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Children Don’t Want Your Power! They Want Their Own…

I came across this image on social media last week, and it really resonated with me; it’s a topic I have very strong opinions on and that I talk about A LOT!

Power is a double edged sword, isn’t it?
It’s easy to abuse it instead of use it, and it’s easy to embody the belief that you don’t have any at all.

One of the most important aspects to the healthy development of a child is their sense of ‘personal power’ but – in homes, schools and other settings – the general expectation is that children don’t have power; adults have power over children.

Although, partly I think, because just the word ‘power’ is so loaded with negative connotations, we instead tend to use more palatable terms than ‘power’; less loaded words like ‘authority’ or ‘control’.
Who has the power ensures that control isn’t lost or authority isn’t undermined, that order is kept.

And sometimes that’s necessary, of course. Power that you’re not ready for is never going to be a good idea.
But authority is too easy to use against children; not to just keep control, but to take it; to overpower them.

When we think of children being in control, we probably imagine them running amok, destroying everything in their path and basically making life hell for their grown-ups.
Thus, the idea that children should be in control is thought of as a Very Bad Thing in society.

Even in a healthy school environment, for example, the decisions that typically determine where they learn, when they learn, what they learn, who they learn from, who they learn with, when they eat, what they eat, what they wear and when they leave aren’t theirs.

And don’t even get me started on the dreaded ‘traffic light systems’ and ‘rain clouds’; the still-very-common practice of naming and shaming children for breaking the ‘rules’; that they may not understand, probably couldn’t manage in that moment, or didn’t agree to in the first place…

I’m using this just as an easy example here, not to pick on schools, because, as parents, we all have our own measures of control, too.
Thankfully many of us are choosing more autocratic parenting styles, but there is still a lot of practice out there that operates on treating children in ways which their parents would never accept themselves; with dire short and long-term consequences at the sharp end of that.

Of course I’m not saying that children should make every decision or be in charge of everything.
Whether it’s in schools; where there are lots of children to be ‘managed’ all at once; or in raising our own offspring, there needs to be appropriate control.

But what needs questioning is the definition of ‘appropriate’.

It needs challenging, because this adult-child power imbalance is so deeply engrained into the culture of childhood; not just the acceptance, but the expectation that children should be controlled and overpowered in ways which we, as adults, would deem as abusive.

For example, would we accept practices which took our wages or removed our belongings when we didn’t tow the line at work?
Would we accept the details of ‘poor performance’ or disciplinaries and the like being displayed on staff notice boards? Or our entitlement to a break or food taken away? It would be an outrage, of course!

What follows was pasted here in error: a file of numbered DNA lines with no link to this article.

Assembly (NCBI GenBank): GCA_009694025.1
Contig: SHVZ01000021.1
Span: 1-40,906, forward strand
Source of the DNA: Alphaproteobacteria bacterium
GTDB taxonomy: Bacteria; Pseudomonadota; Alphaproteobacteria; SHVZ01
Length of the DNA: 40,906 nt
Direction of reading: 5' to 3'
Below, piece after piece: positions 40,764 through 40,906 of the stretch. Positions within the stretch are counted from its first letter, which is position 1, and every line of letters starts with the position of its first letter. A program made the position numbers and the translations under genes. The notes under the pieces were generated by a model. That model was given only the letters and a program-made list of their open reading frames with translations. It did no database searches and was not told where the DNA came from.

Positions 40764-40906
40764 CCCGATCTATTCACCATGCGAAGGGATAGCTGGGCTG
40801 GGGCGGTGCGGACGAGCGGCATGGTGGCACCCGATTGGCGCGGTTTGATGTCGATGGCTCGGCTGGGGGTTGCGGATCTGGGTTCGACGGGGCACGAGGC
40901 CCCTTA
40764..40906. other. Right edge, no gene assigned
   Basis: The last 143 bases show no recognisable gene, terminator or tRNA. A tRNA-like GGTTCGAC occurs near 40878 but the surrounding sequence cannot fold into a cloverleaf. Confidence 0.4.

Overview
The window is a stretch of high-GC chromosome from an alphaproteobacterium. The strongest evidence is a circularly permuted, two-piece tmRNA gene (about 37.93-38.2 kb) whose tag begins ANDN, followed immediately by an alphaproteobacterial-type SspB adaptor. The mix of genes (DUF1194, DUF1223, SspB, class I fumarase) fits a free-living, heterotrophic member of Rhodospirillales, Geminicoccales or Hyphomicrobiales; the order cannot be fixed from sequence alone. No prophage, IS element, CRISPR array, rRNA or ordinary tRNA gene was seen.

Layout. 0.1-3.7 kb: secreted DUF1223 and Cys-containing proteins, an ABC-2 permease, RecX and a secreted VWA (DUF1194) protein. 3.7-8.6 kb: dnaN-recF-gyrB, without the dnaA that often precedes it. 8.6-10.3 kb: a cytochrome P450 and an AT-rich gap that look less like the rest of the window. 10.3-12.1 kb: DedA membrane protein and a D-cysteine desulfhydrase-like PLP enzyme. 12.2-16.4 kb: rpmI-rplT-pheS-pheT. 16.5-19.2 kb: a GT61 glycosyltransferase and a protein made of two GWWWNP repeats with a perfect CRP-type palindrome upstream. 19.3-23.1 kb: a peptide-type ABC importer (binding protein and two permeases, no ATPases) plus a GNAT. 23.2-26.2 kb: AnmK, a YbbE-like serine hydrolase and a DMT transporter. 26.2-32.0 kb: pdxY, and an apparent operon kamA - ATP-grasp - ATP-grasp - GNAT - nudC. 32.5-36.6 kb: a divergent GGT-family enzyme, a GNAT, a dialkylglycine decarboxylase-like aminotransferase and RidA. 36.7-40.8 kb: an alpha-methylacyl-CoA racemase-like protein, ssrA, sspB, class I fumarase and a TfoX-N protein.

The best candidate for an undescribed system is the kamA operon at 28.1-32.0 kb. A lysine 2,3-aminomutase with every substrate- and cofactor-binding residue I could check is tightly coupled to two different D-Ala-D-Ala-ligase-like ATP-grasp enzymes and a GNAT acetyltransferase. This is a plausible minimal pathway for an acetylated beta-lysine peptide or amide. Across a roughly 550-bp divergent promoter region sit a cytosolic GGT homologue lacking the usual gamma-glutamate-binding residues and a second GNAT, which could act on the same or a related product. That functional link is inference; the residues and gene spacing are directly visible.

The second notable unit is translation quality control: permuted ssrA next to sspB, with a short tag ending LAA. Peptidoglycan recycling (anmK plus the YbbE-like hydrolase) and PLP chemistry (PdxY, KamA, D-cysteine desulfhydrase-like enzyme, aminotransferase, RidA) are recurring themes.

It’s the misconception that giving children power means sacrificing ours that can get in the way of us doing just that.
But children don’t want our power! They want their own…
And the point is, power can be SHARED.

It doesn’t have to be a question of ‘who is in charge? who is the adult? who is in control?’

Because the fundamental truth is that, from birth, children need power. They could not develop beyond infancy if they didn’t.

How else do they prepare themselves (and ourselves), not just for their ‘adulthood’, but their adolescence, when the neurodevelopmental normality of breaking away from authority takes hold at around the age of 11 or 12?

How will they respond to that if they have no experience of their own personal power when they get there?

It will take decades to challenge and change harmful intergenerational parenting and education practices, but; especially when giving your kids a dose of autonomy gets translated by the judgey ‘I know better’ types as not giving consequences; pandering, indulging or spoiling your child etc.; always hold in this truth in mind…

Soon the kids we live and work with will be all grown up.
Who are the adults that we want them to become?

How we treat them is how we teach them they DERSERVE to be treated.

How many adults live unfulfilled lives because they don’t believe they deserve better? Too many.

Too many end up in trouble because they don’t know the difference between using and abusing power.

Or because they’re so lacking in power that they’ll go to the most destructive lengths to feel powerful.
The children you’re raising won’t become that adult.

How we treat children is how we teach them to treat other people.

How many adults struggle to treat others in ways they would like to be treated themselves?

How many end up on the receiving end of those who abuse their power, or of those who go to destructive lengths to feel powerful? All too often because they don’t know how to exercise their own power to say ‘no’.

The children you’re raising won’t become those adults.

Decisions, choices, agency, autonomy and control in the hands of children are not to be feared- as long as those children are still held in our hands (and not in a tight grip!).

Developing power is necessary. Using power is healthy. Abusing power is not.
Let’s give our children healthy and plentiful experiences of personal power, everyday, so they learn to know the difference.

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